The term “findability” refers to a solution that provides meaningful and accurate information to consumers (personas) that proactively supports business decisions.
Once CSF #1, simplify the storage and management of content, has been addressed and solved, it will then be important to aggregate, disseminate and deliver that information to consumers in a meaningful and accurate manner.
At a minimum, findability should address the following:
- A consistent taxonomy for navigation through sites and content.
- Aggregate views of information to support common business contextual needs.
- Produce relevant search results within the scope and context of business user’s needs.
As the results of user interaction and usability tests have shown, Intranet users have a tendency to point and click their way to content versus using search. For users to quickly and easily navigate an Intranet, it is imperative consistently structured navigation and content taxonomy be deliberately designed, implemented and maintained.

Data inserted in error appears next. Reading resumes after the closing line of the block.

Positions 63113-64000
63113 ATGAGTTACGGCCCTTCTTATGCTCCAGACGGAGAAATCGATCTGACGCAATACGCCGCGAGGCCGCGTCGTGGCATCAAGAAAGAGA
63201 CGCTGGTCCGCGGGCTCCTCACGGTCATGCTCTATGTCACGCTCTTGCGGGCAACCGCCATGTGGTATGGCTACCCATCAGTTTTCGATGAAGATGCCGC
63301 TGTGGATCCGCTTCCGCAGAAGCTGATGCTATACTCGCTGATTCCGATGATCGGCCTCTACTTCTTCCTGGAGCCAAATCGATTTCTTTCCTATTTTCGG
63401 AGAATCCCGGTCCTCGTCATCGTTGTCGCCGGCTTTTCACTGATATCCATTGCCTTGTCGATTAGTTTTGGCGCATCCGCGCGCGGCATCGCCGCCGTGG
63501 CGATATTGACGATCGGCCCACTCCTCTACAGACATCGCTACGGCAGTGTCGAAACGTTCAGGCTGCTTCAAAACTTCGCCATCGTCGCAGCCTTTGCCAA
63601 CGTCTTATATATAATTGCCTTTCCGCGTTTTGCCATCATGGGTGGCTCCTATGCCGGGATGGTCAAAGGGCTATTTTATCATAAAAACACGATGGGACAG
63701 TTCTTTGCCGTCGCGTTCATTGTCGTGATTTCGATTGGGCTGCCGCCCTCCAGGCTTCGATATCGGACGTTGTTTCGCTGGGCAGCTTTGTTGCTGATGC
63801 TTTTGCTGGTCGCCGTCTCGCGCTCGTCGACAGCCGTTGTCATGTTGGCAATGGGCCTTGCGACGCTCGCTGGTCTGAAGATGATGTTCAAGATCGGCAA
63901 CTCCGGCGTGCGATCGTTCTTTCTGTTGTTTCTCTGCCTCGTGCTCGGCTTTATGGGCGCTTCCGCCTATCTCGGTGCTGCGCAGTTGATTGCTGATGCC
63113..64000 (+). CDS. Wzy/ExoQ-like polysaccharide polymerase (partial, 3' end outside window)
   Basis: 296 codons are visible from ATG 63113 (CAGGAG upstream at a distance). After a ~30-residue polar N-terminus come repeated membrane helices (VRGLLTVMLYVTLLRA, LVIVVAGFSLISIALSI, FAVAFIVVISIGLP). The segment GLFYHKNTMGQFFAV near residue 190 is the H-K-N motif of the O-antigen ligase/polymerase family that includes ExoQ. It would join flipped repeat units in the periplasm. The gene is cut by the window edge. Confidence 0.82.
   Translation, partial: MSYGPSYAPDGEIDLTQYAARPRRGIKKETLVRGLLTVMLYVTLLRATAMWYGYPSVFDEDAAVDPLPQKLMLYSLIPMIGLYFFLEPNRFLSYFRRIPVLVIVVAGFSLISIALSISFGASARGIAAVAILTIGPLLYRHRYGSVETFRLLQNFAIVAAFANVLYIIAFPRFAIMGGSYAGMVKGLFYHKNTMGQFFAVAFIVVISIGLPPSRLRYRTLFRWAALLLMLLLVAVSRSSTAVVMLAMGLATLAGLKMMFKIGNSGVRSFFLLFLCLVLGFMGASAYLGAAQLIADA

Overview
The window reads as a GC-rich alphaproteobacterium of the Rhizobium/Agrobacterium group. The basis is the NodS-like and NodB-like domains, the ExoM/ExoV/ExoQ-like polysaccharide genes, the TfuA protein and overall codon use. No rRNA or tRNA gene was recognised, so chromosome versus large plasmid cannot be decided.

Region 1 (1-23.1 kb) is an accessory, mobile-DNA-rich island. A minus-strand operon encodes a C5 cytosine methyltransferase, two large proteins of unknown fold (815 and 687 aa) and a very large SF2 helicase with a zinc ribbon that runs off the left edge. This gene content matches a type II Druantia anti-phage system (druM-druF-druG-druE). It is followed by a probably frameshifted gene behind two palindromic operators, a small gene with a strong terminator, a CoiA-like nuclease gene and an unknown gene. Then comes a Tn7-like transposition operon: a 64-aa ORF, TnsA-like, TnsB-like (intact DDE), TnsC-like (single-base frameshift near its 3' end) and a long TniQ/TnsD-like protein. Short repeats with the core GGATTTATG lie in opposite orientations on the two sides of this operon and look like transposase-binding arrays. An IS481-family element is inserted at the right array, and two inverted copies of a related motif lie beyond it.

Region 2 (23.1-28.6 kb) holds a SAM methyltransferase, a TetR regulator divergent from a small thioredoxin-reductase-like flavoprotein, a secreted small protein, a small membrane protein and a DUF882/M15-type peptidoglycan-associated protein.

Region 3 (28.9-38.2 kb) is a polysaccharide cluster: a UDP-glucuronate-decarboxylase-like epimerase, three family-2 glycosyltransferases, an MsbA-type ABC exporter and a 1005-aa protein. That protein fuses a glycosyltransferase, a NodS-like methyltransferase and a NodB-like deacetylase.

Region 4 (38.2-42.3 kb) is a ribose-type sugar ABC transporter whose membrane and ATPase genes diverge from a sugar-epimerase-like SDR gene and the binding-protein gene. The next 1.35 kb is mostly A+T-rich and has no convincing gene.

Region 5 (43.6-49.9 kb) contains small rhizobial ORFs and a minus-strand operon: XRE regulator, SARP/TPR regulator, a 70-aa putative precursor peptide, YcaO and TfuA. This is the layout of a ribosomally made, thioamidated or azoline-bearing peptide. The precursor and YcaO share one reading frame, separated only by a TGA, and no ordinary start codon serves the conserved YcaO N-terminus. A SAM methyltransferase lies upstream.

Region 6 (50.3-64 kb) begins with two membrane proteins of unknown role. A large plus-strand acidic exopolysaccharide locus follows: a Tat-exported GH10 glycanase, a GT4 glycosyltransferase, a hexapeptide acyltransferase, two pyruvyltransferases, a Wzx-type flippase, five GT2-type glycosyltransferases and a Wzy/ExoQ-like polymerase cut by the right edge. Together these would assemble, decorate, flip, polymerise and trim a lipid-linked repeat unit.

As noted in CSF #1, if users are unable to quickly locate their content, they have a tendency to revert to old habits; which can include duplicating the content by storing it in a local repository.
Aggregate Views and Dashboards
There are many common business contextual needs that can be easily satisfied through aggregate views and dashboards. Some examples of this would include Policies & Procedures, FAQ’s, Glossary of Terms, New Employee Resources, My Project Tasks, My Collaboration Sites, etc.
In the example figure above, each department is responsible for storing and managing their own content, Policies & Procedures, FAQ’s, Glossary of Terms and so on. This type of content, when modeled appropriately, can easily be aggregated to views and dashboards thus satisfying various business contextual needs.
As an Intranet solution matures, user adoption increases and the amount of content grows, there will inevitably become the need to produce accurate, relevant and meaningful search results. Unfortunately, we cannot rely simply on the full text search within documents or the default (out-of-box) search configuration of SharePoint to produce these types of results. However, SharePoint does provide us with the technology we can configure to accomplish these goals. The technology and techniques we can use to obtain these goals include:
- Structured approach to using Search Scopes.
- Search scopes to limit content based on destination.
- Hierarchical search scope implementation to automatically limit content based on current location.
- Use of metadata to support specific contextual needs.
- Configure common keywords and best bets.